Figured at this point that the robot soccer people had probably done all the engineering needed for their ball --and theirs works, so I stole the design. Layers. That's the way to go. Now I gotta figure out how to power 48 LEDs without a regulator. A bunch of math later, I basically made batches of (4) with each batch having it's own resistor. The batches (12 of them) are then wired in parallel. This was real give/take --I originally was planning on 5 layers of 16 LED's each, plus the ends. After doing all the current-draw math, figured out how bright I could push them vs. how many I could have vs. run time with 900mA pack. At the end of the day, 4 layers with 8 leds each, plus the ends is what I came up with.

I am sorry about the image quality --Kari is off on holiday with the good camera --Had to use my mobile...

Start of the Frame --The tubes are support as well as carry current.


Finished with batts in place. The top layer unscrews from the (3) posts to be able to remove the battery. The lowest layer is soldered solid.

I dunno 'bout that switch. I may do a reed switch or maybe just a little jumper, I dunno. I very great guy/friend/fellow LMR'er, has offered me a clear ball so I think I got that problem licked.

Ta Da!


All that is left is to suspend this guy in the ball, figure out the switch and also figure out how to frost the inside of the ball --and how much. Udda dan dat, I t'ink it's done!! Woo Hoo !

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I'd go with the solid glop method.
Get one of these guy from craft store or online... you'll need 83 cents though...

Sand the IR LEDs with rough sand paper to diffuse the light.  Sand interior of ball, and possibly exterior to further diffuse light.  
Solder each LED with a resistor - cube style.  Mix up 2 part epoxy, clear silicone, or whatever's handy (Test first to determine it is IR translucent) - and fill a hemisphere full of the crap - Shove the LED matrix into the glop. Push small plug in center for battery space. Bake if necessary (it not you).  Attach battery and use fastening system of globe (looks like a screw)

Mary's your Aunt.

"Need "on" indicator  --can't see IR for crying out loud!" <- Ask Walter silly, he can see IR


That's funny -- I was looking for my stock of casting resin just today, thinking about a solid clear ball! Yeah, I looked into those christmas decorations. Good, cheap and too small... Damn.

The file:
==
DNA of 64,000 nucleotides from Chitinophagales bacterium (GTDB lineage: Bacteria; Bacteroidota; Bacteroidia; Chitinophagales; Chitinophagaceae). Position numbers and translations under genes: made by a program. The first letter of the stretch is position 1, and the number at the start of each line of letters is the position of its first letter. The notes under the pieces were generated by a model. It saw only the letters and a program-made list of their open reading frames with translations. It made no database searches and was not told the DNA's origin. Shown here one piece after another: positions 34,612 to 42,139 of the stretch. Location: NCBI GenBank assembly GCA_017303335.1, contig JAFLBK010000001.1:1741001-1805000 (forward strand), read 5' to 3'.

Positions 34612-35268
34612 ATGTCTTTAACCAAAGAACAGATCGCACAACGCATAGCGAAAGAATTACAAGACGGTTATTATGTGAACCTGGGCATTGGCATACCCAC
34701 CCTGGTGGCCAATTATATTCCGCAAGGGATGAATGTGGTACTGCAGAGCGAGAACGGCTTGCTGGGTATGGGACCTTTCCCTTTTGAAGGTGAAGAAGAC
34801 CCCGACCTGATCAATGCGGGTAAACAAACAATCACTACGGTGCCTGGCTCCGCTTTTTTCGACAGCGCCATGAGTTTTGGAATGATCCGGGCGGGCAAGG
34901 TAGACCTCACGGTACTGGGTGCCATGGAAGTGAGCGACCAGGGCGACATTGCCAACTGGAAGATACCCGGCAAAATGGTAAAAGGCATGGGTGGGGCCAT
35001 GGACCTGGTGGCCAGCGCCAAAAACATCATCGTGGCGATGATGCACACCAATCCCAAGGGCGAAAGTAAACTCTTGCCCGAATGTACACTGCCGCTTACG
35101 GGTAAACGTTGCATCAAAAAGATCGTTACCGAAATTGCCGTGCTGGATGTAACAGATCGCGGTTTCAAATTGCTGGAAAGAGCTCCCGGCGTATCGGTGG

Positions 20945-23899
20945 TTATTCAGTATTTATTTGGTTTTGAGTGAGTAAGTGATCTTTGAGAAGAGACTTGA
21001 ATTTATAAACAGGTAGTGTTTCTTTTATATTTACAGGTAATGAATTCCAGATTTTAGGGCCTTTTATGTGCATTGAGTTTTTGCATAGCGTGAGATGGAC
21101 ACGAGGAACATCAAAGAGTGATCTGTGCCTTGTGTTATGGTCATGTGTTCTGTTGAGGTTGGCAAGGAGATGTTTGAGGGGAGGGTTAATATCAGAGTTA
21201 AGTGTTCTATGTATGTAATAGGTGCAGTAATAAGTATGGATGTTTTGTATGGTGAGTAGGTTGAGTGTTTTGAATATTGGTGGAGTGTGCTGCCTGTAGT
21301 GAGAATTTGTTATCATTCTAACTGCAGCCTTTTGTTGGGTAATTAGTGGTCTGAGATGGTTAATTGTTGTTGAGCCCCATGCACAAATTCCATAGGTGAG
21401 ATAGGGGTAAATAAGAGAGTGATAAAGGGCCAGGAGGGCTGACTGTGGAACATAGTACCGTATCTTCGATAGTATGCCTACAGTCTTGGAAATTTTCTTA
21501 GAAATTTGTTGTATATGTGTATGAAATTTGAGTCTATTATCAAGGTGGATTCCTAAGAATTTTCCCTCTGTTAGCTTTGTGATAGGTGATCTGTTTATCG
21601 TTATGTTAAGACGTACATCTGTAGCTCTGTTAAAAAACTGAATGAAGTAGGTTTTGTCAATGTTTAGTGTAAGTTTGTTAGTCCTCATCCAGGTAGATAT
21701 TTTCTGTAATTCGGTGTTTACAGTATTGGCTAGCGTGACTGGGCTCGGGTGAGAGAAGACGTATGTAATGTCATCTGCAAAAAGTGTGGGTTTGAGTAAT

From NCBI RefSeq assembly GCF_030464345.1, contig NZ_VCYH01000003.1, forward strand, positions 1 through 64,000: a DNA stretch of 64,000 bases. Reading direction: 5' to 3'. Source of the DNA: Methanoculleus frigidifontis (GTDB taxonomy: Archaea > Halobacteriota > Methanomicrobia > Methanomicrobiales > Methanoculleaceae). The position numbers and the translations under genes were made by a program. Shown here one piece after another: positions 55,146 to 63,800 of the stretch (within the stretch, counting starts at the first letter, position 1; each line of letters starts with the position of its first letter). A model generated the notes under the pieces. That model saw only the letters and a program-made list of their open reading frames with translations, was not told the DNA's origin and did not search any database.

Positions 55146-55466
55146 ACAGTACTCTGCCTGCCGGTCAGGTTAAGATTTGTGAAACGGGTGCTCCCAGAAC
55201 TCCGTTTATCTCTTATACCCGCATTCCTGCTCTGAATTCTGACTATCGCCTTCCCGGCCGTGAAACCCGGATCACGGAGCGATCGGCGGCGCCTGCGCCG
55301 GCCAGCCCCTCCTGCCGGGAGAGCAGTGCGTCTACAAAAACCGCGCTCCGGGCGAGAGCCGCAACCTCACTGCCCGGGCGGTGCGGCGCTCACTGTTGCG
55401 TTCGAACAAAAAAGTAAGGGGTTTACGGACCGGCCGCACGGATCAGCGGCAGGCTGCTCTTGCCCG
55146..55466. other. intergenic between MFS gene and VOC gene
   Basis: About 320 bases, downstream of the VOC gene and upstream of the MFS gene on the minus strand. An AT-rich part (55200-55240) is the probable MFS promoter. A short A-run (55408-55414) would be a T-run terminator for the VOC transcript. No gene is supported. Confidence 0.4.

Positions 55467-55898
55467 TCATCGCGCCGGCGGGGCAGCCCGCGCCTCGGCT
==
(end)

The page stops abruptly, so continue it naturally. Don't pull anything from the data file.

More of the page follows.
I do have to move from the ball for a sec though... I need someone to check my math here. I did some quick calculations and it seems that we are talking about a huge amount of power here...

  • 1.5 to 1.6 FV
  • 60mA draw
  • somewhere in the neighborhood of 60-90 LED's (on constantly)

My math is saying something in the 4 to 5 amp range?!?! Well, that ain't gunna happen. Even if my lipo can do that, we are talking about 18 min of run time.

Looks like I gotta get creative with "banks" of LEDS in series and these "banks" then in parallel. Just gotta get math-creative, I guess in terms of limiting total current draw --at the same time not having to use physically huge resisors, or a ton of resistors, while also trying to make this thing as bright as I can.

Figure in the fact that these are 30 degree LED's (kinda narrow), I can't get past the fact that I am simply going to need a lot to be sure I have 100% coverage of the sphere.

It's the fact that they are all on at the same time that is killing me. And no, I can't PWM them --what if Walter is looking during a low cycle of the PWM?




What if you only power a fraction of the total LEDs at a time so there is always a trackable number of LEDs on but not all of them?

I have a few of those acrylic spheres for a blinky project in the pipeline. I found some that were 4" diameter. That's somewhere between a baseball (just <3") and a softball (bigger lol).

You gotta link for the one's you bought? I'm gettin' nuthin'


100mm acrylic ornament vs. 4" acrylic orname was the key. An eBay example...


If those look appropriate let me know and I'll dig around and send you the company I got mine from. It was the least appaling priced of the craft stores/ebay/amazon. They are cheap but the shipping for all the air inside is a killer.

Our local party store had these globes that come in two halves and screw together. I think they were 5-6 inches in diameter.

Unfortunately one half was clear and the other was colored.

If I pack the led's tighter to the center, they will have a further distance to be able to "spread" and thus, I will need less to have full coverage. Maybe I can get the total LED count down to 48.

Still need help on the math and current limiting options...

Concerning the "Walter may only see one blob at the time" issue:

Buy LED's with known beam angle, say 60°. Arrange them so that only one is visible from any angle, say on the corners of a tetrahedron. Make sure to fill up the flat surfaces to resemble something round.


Not sure about the angle. Forget about the details. Those beam angles are approximats anyway. Usually indicating the angle between half-values of the luminocity curve.